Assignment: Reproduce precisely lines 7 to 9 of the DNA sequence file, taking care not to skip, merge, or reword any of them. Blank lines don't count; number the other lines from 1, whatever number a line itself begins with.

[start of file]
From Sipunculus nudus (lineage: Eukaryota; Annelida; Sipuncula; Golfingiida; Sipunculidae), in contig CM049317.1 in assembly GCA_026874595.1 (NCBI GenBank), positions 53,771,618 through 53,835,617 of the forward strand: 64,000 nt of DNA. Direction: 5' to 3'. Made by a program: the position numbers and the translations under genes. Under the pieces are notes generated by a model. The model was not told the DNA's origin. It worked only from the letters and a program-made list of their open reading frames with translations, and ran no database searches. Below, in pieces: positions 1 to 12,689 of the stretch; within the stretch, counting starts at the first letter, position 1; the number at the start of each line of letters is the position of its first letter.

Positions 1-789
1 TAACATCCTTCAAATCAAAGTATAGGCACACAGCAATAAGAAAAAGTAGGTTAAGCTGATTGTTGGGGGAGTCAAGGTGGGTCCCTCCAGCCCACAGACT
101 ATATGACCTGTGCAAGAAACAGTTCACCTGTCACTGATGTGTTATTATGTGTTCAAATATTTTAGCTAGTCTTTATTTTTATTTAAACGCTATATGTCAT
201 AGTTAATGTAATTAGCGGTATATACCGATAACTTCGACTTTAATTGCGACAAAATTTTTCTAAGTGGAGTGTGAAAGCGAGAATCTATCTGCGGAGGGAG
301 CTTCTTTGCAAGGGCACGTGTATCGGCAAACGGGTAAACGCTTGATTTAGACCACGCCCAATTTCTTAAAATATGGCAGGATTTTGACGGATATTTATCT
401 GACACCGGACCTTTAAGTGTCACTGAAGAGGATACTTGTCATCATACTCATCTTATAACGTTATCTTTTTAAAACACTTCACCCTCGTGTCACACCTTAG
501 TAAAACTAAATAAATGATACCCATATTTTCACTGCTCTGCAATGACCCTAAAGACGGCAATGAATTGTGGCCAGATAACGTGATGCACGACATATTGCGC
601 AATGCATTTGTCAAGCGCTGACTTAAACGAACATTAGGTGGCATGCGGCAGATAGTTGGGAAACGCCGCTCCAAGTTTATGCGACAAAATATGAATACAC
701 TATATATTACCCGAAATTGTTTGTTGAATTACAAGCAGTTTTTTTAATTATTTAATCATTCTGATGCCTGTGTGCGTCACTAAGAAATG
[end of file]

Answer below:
401 GACACCGGACCTTTAAGTGTCACTGAAGAGGATACTTGTCATCATACTCATCTTATAACGTTATCTTTTTAAAACACTTCACCCTCGTGTCACACCTTAG
501 TAAAACTAAATAAATGATACCCATATTTTCACTGCTCTGCAATGACCCTAAAGACGGCAATGAATTGTGGCCAGATAACGTGATGCACGACATATTGCGC
601 AATGCATTTGTCAAGCGCTGACTTAAACGAACATTAGGTGGCATGCGGCAGATAGTTGGGAAACGCCGCTCCAAGTTTATGCGACAAAATATGAATACAC